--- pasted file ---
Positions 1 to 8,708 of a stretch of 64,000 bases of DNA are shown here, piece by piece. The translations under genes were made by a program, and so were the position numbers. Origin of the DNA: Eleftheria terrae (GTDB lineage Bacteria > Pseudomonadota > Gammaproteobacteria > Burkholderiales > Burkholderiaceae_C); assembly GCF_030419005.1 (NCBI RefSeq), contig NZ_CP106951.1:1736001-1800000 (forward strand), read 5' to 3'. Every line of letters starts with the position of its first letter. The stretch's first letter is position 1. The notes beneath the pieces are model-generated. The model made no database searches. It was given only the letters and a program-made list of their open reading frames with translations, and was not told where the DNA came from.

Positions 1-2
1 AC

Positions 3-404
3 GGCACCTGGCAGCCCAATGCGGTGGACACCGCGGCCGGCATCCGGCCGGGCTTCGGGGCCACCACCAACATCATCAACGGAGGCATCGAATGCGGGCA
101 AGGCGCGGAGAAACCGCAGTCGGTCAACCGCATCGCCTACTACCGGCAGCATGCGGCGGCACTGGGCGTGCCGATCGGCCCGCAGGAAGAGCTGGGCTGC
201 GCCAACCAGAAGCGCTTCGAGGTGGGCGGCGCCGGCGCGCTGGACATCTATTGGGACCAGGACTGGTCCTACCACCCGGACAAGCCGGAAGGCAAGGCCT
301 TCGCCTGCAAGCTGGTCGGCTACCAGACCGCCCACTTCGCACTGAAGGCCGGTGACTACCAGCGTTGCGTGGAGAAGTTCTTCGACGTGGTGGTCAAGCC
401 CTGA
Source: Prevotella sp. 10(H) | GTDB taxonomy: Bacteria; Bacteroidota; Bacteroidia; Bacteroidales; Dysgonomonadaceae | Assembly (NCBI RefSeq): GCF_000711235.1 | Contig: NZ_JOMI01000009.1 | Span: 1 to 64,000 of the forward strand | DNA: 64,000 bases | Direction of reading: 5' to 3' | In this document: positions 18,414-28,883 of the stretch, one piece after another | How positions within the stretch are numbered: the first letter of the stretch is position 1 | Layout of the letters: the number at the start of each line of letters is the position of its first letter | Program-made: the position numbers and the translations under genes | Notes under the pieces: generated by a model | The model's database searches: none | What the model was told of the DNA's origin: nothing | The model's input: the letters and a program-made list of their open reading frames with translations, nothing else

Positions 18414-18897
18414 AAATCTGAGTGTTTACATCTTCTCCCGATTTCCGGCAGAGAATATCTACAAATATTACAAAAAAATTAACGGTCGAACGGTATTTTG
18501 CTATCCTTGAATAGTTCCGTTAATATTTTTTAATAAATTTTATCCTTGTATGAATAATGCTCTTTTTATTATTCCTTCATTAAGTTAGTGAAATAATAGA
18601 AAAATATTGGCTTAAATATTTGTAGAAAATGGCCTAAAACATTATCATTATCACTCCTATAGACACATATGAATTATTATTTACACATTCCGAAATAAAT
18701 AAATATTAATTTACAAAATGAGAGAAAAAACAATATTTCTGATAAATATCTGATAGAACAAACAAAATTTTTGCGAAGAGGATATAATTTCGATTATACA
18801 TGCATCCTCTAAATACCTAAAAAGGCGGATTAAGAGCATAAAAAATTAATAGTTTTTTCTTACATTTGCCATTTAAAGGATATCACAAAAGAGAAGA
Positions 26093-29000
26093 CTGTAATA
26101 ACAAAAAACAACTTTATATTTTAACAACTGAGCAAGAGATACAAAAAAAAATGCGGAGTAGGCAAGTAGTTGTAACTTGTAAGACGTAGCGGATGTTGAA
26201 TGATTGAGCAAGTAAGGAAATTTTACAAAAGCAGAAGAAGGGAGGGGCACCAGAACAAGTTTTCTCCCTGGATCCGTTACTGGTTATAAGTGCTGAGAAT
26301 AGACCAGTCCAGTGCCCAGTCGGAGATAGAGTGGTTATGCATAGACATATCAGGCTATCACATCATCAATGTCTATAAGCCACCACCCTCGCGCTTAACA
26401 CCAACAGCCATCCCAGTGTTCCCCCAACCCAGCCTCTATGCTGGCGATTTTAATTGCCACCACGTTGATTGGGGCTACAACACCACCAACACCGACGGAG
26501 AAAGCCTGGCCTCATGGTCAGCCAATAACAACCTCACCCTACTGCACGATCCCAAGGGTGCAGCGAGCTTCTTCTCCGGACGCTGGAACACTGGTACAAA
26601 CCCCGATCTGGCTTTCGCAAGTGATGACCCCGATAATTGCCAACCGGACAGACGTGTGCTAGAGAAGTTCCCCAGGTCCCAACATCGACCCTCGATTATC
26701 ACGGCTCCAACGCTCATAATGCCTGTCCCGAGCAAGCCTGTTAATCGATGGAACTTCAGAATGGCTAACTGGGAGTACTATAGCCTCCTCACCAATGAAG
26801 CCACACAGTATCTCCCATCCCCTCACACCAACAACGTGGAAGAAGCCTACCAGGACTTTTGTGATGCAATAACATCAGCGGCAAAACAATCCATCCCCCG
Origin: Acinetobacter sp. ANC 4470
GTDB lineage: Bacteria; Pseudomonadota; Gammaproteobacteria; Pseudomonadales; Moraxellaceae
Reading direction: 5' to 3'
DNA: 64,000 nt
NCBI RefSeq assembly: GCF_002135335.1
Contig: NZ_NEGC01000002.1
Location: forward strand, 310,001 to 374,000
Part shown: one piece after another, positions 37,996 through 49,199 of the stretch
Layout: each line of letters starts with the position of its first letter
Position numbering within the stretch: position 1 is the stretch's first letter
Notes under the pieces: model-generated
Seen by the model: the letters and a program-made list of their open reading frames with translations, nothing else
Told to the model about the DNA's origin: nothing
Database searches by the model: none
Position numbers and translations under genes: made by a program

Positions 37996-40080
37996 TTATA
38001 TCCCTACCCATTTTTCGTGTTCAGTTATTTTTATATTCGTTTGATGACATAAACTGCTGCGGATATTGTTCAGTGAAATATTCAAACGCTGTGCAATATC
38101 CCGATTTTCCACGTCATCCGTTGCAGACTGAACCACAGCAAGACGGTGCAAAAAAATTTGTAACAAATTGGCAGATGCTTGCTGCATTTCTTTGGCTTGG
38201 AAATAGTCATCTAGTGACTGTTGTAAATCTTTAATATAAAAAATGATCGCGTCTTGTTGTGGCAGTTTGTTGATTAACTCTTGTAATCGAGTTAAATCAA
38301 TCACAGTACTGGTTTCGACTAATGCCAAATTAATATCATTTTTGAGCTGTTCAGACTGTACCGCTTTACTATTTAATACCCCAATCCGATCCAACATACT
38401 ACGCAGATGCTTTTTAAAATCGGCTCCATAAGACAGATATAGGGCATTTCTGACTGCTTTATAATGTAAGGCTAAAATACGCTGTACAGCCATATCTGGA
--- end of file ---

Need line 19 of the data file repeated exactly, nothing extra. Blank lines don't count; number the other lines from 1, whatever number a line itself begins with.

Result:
26101 ACAAAAAACAACTTTATATTTTAACAACTGAGCAAGAGATACAAAAAAAAATGCGGAGTAGGCAAGTAGTTGTAACTTGTAAGACGTAGCGGATGTTGAA